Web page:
- Auto-defrost: During the refrigeration process, a coolant flows through your freezer’s evaporator coils to absorb heat. Unfortunately, this can sometimes result in frost buildup, which can eventually affect your freezer’s performance. This is why most modern freezers have an auto-defrost feature that automatically heats the coil to melt any remaining ice, keeping you from manually defrosting your freezer. This feature is ideal if you’re someone who’s always on the go. Bear in mind that most chest freezers do not offer this convenient feature.
- Temperature controls: This feature allows you to control the temperature and is essential to make sure your food stays safe. Although most freezers have this feature, it’s always a good idea to double-check, especially if you’re looking to buy an older model.
- Door alarm: If you accidentally leave the door partially open, your food may spoil, your freezer may not work as intended, and your energy bills can increase. This is why modern freezers have a door alarm that will beep when the door has been left open for more than 5 minutes.
- Door lock: If you have kids or pets, I strongly recommend looking for a freezer with a door lock. This way, you’ll keep them from accidentally opening the freezer.
- Power on light: This light lets you know if the freezer is receiving power. If the light is off, it could be an indication that there’s an issue with your freezer or with the power supply.
When looking for a new freezer, you’ll notice that some freezers have Wi-Fi connectivity and smart functions that allow you to control the temperature or receive alerts through your phone.
Although this may sound appealing to some people, smart freezers don’t offer any major advantages compared to regular freezers and come with a much higher price tag. In my opinion, this feature can be a bit of a waste of money!
There are also some freezers that offer a “garage-ready” feature, which means that they can perform well in extreme ambient temperatures. And while this can be a useful feature, according to Consumer Reports, there are some freezers, such as the Midea MRC09M4AWW, that are marketed as “garage-ready” that don’t live up to their promise.
So, if you want to put a freezer in your garage, I suggest either investing in a garage-ready trusted brand or making sure the garage area is insulated and climate-controlled.
#5 Energy Efficiency
Freezers need to run constantly to maintain the internal temperature and keep your food frozen. This is why it’s a good idea to look for an energy-efficient model.
An Energy Star-certified freezer is at least 10% more energy efficient than a regular freezer. Not only will it help you save money, but will also help you take care of the environment, which is crucial nowadays.
Bear in mind that if your top priority is to save energy and money, getting a chest freezer might be the right choice.
You see, if you choose an Energy Star-certified chest freezer with a manual defrost option, you could save more than 200 kWh per year compared to an Energy Star-certified self-defrosting upright freezer.*
*Please note that the amount of kWh used per year may vary depending on the size, capacity, features, brand, and model of your freezer.
When it comes to buying a new freezer, you should also keep your budget in mind, as some models can be very expensive.
The price of freezers can vary a lot depending on the features, capacity, size, and brand. You can find some freezers for $200, while others can cost as much as $1000 or more!
And as you’ve probably imagined, the price can also vary depending on whether you want a chest freezer or an upright freezer. Chest freezers are typically more affordable due to their design and features.
Don’t worry, though. If you don’t have the floor space for a chest freezer or want to enjoy the benefits of an upright freezer, you can still find great and affordable options.
#7 Interior Organization
You should also think about the items you normally store in your freezer to make sure they can be organized according to your needs.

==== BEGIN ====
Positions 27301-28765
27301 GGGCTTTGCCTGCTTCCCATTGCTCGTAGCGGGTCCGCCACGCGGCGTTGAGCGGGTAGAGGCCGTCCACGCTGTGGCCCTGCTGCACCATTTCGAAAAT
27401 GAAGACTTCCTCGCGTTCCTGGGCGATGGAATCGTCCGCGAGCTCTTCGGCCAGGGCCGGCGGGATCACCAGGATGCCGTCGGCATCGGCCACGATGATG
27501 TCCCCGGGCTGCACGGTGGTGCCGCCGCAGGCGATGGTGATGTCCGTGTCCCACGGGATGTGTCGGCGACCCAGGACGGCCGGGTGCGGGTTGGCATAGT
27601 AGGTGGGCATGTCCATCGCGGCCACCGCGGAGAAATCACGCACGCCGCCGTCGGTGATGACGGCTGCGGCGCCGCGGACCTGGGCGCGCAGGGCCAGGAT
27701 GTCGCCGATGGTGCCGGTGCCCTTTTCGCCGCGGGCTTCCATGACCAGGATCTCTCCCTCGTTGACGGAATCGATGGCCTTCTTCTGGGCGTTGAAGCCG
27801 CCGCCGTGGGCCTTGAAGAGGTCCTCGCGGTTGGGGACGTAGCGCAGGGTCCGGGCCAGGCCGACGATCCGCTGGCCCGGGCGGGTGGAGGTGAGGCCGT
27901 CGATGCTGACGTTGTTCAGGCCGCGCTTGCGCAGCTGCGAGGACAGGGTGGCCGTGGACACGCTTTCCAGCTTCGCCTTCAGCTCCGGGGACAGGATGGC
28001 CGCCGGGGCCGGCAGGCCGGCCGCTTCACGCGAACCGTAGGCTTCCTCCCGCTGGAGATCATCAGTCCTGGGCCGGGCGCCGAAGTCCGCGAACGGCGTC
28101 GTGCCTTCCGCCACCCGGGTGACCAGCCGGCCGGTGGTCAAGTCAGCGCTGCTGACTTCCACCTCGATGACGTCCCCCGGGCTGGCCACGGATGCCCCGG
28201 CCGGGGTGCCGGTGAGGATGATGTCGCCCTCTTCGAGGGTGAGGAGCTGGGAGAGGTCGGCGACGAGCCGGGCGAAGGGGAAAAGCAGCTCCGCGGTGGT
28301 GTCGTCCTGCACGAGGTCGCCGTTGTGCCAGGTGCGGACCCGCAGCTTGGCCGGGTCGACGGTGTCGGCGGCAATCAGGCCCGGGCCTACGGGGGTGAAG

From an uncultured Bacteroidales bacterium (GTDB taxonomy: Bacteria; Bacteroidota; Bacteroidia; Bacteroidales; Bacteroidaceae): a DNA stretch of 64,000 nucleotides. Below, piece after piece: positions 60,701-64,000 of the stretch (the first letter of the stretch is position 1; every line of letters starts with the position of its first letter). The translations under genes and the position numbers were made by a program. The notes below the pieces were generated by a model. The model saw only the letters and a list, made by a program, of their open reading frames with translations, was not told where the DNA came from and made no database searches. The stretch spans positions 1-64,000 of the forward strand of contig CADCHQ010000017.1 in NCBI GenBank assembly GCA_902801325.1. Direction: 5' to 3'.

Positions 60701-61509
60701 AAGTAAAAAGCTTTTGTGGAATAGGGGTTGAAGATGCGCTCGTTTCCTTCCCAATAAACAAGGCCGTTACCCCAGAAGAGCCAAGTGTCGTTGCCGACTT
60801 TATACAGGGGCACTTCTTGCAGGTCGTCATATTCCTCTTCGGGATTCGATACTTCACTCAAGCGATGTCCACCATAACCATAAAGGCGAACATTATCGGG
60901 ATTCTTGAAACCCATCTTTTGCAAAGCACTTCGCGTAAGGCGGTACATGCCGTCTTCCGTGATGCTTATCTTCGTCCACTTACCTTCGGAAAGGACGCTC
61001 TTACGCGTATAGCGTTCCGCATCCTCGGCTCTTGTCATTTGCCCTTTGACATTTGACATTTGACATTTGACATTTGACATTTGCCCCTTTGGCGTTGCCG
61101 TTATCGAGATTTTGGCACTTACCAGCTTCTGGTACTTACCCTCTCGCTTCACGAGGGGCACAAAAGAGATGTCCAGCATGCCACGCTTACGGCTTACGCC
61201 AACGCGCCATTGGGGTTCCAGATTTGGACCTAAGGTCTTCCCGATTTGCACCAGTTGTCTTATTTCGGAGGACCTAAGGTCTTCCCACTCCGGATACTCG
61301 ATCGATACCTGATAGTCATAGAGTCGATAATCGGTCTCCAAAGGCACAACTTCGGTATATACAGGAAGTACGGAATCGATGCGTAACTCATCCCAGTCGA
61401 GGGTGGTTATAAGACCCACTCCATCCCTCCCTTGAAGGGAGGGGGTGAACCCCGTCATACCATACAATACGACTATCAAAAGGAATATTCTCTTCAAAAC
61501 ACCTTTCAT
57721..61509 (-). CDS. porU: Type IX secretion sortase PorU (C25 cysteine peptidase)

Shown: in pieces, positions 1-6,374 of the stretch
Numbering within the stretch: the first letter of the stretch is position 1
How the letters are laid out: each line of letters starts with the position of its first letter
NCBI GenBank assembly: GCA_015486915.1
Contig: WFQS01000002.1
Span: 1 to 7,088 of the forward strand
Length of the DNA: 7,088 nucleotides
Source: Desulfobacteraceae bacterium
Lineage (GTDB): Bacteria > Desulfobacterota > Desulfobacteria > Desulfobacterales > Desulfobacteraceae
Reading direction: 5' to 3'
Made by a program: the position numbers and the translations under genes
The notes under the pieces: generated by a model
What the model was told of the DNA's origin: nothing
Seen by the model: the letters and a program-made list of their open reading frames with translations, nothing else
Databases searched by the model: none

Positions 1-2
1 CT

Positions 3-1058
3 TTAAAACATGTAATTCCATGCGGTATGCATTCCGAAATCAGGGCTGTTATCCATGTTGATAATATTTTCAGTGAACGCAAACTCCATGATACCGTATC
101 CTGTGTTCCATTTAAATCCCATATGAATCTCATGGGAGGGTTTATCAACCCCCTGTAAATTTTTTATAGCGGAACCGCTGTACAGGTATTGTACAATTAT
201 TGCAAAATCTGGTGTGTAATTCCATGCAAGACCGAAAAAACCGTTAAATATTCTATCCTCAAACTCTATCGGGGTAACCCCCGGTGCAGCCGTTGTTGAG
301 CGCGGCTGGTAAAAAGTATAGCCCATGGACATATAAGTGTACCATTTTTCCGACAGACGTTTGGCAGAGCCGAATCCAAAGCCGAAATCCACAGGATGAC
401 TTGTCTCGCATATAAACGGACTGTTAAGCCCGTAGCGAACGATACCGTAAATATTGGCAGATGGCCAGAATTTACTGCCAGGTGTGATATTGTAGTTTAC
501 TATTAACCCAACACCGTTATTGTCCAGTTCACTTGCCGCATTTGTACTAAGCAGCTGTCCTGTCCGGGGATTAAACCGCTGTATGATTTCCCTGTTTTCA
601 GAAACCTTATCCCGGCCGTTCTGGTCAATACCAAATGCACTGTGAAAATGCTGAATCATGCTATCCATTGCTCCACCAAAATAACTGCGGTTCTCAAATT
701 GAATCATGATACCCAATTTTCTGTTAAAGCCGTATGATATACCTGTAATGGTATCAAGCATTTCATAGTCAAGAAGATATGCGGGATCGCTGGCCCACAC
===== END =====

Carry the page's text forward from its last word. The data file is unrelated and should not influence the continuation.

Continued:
Although chest freezers have approximately 20% more usable space than upright freezers, they don’t have removable shelves, door storage bins, or pull-out baskets, which is a bummer if you’re like me and like keeping your food organized.
You should also think about this if you have any movement restrictions or live with elderly people, as it can be tricky to reach or move the frozen food on chest freezers because you’ll probably need to bend over.
So, when it comes to organization, an upright freezer might be the way to go.
If you haven’t made up your mind yet, I strongly recommend reading reviews, as they can give you a good idea of how a specific freezer performs.
You can read reviews for a freezer by searching for the model number on websites such as Amazon, Home Depot, or other appliance retailers.
If 80% or more of the freezer reviews are positive (5 stars), then there’s a really good chance it will meet your expectations.
I’m all about playing it safe when it comes to making purchase decisions, so if the freezer has a lot of negative reviews, I recommend searching for a different model or brand.
Choosing Your Freezer
Now that we’ve covered all the different factors you should think about when buying a freezer, it’s time to make a decision.
I wish I could tell you exactly which freezer to buy, but the truth is, it’s going to entirely depend on your lifestyle and needs.
This is why I recommend ranking our recommendations based on what’s most important to you.
For example, if you usually buy in bulk and live in a big home, a large chest freezer (17+ cubic feet) might be a great option for you.
A chest freezer could also be a great choice if you want to save some extra money on your energy bills and don’t mind having to perform a manual defrost every once in a while.
But, if you live in a small apartment, don’t have enough floor space, and like keeping your food organized, you would benefit from an upright freezer.
Don’t forget that, whether you’re planning on replacing your current freezer or you’re a first-time buyer, you’ll need to take time to carefully evaluate your options before making a decision.
Frequently Asked Questions
How Long Do Freezers Last?
On average, freezers last for about 16 years. But this can vary depending on the maintenance it receives, how much you use it, the brand, and the model. For instance, chest freezers usually last longer than upright freezers because of their simpler design.
What’s the Best Freezer Brand?
I’d love to give you an exact answer, but it entirely depends on your lifestyle and needs.
That being said, LG, Whirlpool, Samsung, and Bosch are among the leading brands in the global market.
What Size Freezer Is Best for a Family of 4?
Whether you’re planning on buying a chest or upright freezer, a medium size unit (10-16 cubic feet) is ideal for a family of four. This way, you’ll have enough space to store all your frozen food.